It’s probably worth asking if you consider this autofiction, for that matter…

Even though I’ve done quite a few interviews about the book at this point, I just now googled “autofiction” to find out what the term actually means. I guess, yeah, in the sense that certain scenes of The Red-Headed Pilgrim are straight from my life and certain scenes are totally made up, it’s definitely autofiction. It’s been such a buzzword the last few years, usually used in a negative way. If I’m going to be totally honest, I can be pretty out of the loop when it comes to Twitter and “the discourse” and understanding what the hell people are talking about. So many of the books I was influenced by in my youth were thinly veiled autobiography presented as fiction. It didn’t even occur to me that I was positioning myself in a new movement by writing this way. I’m thinking of On the Road and Slaughterhouse Five and Journey to the End of the Night. Books where the arc is close to the writer’s life, but also the writer has total freedom to make shit up. Herman Melville worked on a whaling boat, so to some extent Moby Dick is autobiographical. I don’t think those books are what people have in mind when they’re talking about autofiction, but that’s the tradition I’m trying to write in, and also, in the case of the Beat Generation, make fun of.

The Red-Headed Pilgrim has now been out for a few months. Have you gotten any unexpected reactions from people with respect to the relationship between writer-you and character-you?

Naming my protagonist “Kevin Maloney” was a playful decision—a way to acknowledge and also make fun of certain fiction writers throughout history who created an alter-ego of themselves with a name almost identical to their own. I was like… fuck it, I’ll just give him my name. I’m not going to sue myself. What I didn’t realize is that friends and family who read my book wouldn’t be able to tell the difference between the made-up me and the fictional me. Even my wife sometimes will be like, “Did you actually have a botched menage-a-trois in your early 20s or was that just a scene from your novel?” At my book launch at Powell’s, my buddy Josh was in the audience and asked if, after writing the book, I’ve confused myself about what’s real and what’s made up. I totally have. To some extent we all mythologize our lives. I read an article recently that said that human memory is essentially a story we’re always telling and retelling ourselves, even the moment after something happens, and that the distortions sneak in almost immediately. Those stories are how we figure out who we are.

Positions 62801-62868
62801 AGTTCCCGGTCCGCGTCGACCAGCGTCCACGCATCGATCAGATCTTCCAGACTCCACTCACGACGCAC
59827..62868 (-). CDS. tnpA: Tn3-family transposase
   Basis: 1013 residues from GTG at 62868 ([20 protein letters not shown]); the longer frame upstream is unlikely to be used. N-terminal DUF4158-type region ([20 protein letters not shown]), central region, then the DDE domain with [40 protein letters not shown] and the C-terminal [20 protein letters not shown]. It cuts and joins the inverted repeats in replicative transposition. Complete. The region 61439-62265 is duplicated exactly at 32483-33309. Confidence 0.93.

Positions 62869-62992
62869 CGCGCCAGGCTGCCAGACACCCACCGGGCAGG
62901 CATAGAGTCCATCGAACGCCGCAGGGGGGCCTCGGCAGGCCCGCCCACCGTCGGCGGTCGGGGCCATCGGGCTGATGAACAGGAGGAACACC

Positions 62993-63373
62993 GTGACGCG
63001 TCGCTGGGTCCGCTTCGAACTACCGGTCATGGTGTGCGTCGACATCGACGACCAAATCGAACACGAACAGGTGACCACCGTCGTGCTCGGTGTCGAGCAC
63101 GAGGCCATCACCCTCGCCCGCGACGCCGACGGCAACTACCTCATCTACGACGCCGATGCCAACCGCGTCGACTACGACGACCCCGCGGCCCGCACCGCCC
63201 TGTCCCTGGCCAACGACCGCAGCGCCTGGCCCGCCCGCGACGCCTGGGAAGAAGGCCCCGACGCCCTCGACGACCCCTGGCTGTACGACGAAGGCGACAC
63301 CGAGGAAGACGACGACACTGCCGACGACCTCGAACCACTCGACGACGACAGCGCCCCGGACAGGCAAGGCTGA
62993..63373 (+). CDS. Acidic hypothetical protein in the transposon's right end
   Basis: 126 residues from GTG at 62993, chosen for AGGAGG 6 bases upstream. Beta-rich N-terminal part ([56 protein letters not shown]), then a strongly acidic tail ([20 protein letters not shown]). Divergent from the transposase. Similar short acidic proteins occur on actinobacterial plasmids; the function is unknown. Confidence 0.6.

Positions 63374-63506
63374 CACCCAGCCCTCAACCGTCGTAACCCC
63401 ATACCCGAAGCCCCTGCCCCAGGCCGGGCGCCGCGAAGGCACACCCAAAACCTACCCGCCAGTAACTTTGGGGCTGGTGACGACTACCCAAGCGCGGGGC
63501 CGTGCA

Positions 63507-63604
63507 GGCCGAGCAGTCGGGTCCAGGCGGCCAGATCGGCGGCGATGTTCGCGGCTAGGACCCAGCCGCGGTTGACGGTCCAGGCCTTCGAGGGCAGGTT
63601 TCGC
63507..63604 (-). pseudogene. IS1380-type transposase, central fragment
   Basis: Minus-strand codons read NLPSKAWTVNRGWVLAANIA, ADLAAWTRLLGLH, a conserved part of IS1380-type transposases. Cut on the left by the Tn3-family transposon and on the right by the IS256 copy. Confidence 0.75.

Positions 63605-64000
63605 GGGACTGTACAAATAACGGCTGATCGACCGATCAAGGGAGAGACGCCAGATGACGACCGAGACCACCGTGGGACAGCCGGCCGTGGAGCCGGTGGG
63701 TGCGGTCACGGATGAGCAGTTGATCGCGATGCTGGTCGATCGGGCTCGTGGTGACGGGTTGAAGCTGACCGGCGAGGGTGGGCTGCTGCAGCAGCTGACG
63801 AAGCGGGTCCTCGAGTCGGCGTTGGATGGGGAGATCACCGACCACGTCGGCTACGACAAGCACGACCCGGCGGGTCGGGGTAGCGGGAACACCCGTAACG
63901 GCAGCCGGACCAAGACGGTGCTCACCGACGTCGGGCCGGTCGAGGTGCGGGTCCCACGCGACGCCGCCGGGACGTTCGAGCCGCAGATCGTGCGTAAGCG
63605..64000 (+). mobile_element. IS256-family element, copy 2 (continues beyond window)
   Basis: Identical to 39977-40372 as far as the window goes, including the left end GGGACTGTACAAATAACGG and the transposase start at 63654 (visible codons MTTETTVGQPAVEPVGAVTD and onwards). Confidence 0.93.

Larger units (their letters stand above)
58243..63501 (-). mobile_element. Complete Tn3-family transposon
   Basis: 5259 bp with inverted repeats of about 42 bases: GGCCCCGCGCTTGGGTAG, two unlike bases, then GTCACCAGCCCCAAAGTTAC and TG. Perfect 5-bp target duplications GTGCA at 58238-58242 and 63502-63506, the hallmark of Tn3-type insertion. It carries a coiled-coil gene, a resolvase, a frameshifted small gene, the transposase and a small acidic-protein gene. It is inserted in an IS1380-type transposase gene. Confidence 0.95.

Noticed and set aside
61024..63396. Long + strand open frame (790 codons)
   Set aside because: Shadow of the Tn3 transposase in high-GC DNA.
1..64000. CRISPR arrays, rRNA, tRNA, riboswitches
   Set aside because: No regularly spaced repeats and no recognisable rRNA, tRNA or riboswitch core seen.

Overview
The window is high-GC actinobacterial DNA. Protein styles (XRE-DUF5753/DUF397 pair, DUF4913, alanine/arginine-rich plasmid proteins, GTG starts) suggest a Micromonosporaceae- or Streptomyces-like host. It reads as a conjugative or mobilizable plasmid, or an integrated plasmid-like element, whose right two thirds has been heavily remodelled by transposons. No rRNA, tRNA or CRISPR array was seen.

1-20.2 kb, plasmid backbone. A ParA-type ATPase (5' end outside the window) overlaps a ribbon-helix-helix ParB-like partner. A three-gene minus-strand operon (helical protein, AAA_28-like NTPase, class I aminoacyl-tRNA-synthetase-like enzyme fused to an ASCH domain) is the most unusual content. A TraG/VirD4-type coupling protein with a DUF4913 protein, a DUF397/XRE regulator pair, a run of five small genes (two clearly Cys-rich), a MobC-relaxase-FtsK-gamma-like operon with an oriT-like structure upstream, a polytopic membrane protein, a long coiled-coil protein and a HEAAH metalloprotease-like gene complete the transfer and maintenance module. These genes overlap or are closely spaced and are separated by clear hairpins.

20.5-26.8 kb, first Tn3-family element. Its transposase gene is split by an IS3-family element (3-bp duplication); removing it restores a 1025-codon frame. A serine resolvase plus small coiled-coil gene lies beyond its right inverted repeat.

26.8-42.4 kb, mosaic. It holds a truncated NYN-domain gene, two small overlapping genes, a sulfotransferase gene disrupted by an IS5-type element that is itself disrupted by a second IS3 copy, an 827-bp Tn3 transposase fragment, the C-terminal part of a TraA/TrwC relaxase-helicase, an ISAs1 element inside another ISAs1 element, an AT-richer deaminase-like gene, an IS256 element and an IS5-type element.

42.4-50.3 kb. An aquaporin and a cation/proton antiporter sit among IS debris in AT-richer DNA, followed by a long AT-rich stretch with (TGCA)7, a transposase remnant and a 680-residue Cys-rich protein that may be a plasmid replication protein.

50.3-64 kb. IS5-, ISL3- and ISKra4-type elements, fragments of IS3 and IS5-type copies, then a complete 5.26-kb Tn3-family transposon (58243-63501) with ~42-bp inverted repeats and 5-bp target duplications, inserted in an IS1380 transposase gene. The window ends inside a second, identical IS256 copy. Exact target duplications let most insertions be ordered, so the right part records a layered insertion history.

When drawing more directly from one’s life — I assume, anyway — what’s the process like of revisiting past experiences and trying to figure out what to include and how best to chronicle it? 

I don’t write my books in a linear or chronological way at all. Sometimes I don’t know if the thing I’m writing is going to be a story or a novel. I just dive into a time in my life and then try to see where the story takes me. I might say to myself, “I want to write about how hard life was after my kid was born.” Sometimes there was a moment in real life that really captured that, but sometimes it was more of a feeling I had that wasn’t epitomized in a single moment. So, I’ll write a scene that could have happened or that creates a ridiculous, hyperbolized version of a typical day, even though that day never really happened. There’s a scene in Pilgrim where the protagonist comes home from work and finds his wife in tears and their daughter in a pile of laundry crying so hard, she’s throwing up on herself. The protagonist takes his kid for a walk and sings her “Enter Sandman” by Metallica as a lullaby. It’s one of my favorite scenes, but none of that happened in real life. Or maybe, all of it happened. I distilled what that time felt like into a scene. I combined fifty different days into one day and then tried to find the humor in it, even though it’s really sad. For me, it’s just a lot of trial and error trying to get at the scene that captures how things felt. Sometimes the real-life event captures it and sometimes the made-up one does.